Optional Tracking Parameters
Model Tracking | Level: Intermediate


The majority of AR tracking techniques use a collection of computer vision and image processing methods for tracking. VisionLib is no difference and it has a set of tracking parameters to control and influence the behavior of these underlying methods to some degree.

This article focuses on essential (but optional) tracking parameters to influence the tracking results of VisionLib's Model Tracking: They either affect the so called Line Model creation, or the image processing, in which objects are detected & tracked in the video stream.

Usually, modifying these parameters is not necessary. This article helps understanding them and explains how they affect the tracking.

Tracking parameters are part of the tracker.parameters {} element of configuration files. A full overview on parameters for Model Tracking, including the here covered parameters, is given at the Model Tracker Reference page.

What are Tracking Parameters good for?

By modifying tracking parameters listed here, one can influence the tracking quality and optimize it in cases, when tracking isn't working as expected.

We give control to these parameters, because enterprise AR cases can be complex, and an "one-fits-all" tracking configuration might not always lead to satisfying results.

When do I need to configure parameters?

Usually, the default values of the tracking parameters work fine. These defaults are listed in the full Model Tracker Reference and used e.g. in VisionLib's Unity SDK example scenes.

How to control & Debug the Parameters?

Before changing the tracking parameters, we encourage to test the defaults first. We recommend to use VisLab to explore their influence on tracking. In Unity, you can modify some of them via the example UI of the Advanced Model Tracking example scene.

For debugging purposes, set debugLevel: 1 and showLineModel:true in your config file in order to see then influence on the Line Model at runtime. More strategies on Debugging are given here.

Basic & Advanced Tracking Parameters

In a prior article we discussed the mandatory parameters to get tracking started and to enable VisionLib to generate the Line Model from this configuration. The Line is important, because its so called search lines, are used to detect and track the real objects as seen in the video stream. Those are especially relevant during initialization.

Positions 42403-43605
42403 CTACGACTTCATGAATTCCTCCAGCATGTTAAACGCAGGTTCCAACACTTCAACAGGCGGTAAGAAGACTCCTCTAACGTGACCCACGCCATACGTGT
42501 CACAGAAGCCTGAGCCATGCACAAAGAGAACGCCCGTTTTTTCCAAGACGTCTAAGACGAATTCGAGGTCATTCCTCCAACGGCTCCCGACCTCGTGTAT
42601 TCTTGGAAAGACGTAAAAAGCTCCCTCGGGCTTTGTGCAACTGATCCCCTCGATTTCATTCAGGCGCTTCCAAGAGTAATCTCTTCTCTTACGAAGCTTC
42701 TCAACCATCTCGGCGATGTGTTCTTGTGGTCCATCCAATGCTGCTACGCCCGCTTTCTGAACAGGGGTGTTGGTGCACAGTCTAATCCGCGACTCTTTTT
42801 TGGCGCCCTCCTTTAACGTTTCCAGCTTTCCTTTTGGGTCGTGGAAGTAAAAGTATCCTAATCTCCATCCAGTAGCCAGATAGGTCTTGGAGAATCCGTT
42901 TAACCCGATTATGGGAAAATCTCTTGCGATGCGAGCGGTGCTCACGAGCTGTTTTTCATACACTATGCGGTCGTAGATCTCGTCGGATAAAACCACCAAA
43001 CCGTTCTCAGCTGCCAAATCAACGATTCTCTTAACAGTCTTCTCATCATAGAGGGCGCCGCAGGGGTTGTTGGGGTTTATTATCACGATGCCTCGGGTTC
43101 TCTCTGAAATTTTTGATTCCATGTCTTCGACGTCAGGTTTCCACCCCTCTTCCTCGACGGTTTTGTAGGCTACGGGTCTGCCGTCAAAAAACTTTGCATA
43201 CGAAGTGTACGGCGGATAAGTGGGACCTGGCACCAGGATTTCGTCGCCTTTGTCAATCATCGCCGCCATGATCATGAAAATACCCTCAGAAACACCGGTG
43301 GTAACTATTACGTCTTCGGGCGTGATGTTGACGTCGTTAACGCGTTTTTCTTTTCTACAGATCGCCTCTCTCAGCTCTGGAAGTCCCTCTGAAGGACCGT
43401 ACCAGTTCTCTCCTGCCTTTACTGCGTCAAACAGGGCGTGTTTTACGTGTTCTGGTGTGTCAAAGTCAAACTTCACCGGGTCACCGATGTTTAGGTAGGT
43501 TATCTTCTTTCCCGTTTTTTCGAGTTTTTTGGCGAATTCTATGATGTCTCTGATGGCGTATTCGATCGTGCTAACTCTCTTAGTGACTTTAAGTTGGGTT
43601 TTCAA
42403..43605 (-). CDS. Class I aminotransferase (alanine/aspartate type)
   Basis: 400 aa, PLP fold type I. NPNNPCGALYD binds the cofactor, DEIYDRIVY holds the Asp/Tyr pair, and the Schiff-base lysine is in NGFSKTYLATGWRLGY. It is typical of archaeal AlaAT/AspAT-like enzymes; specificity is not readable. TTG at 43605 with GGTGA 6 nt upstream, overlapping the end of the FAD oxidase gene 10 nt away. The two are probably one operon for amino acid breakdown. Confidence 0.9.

The tracking parameters allow you to modify and refine this line model and the image processing of the tracking process.

For the sake of understanding, we've split up them into basic and advanced ones. If you run into cases, where you need to make changes to them, start modifying the basic ones first. Usually there are only very few (edge) cases, where you need to modify the advanced ones at all.

Further below we debrief all parameters in detail. That said, please note that we give only a general introduction here. For a full technical reference, lookup the Model Tracking Reference.

Basic Tracking Parameters


API Name Descriptive Name Category Unit
laplaceThreshold contour edge threshold edge generation mm
normalThreshold crease edge threshold edge generation 0.0 - 8.0
minInlierRatioInitdetection threshold pose estimation 0.0 - 1.0
minInlierRatioTracking tracking threshold pose estimation 0.0 - 1.0

The four parameters above are the first ones to look at if you experience that tracking works somehow, but results don't appear satisfying.

Laplace- or Contour Edge Threshold


Generally speaking, modifying the laplaceThreshold influences rather the (outer) contour edges of your object, because it basically controls the depth jump in space to be interpreted as an edge and ergo influences the depth sensitivity.

The example image above shows a configured laplaceThreshold of 1, 5 and 10 mm for a 1:18 car model of a Ferrari (with normalThreshold at a very high value to render it irrelevant).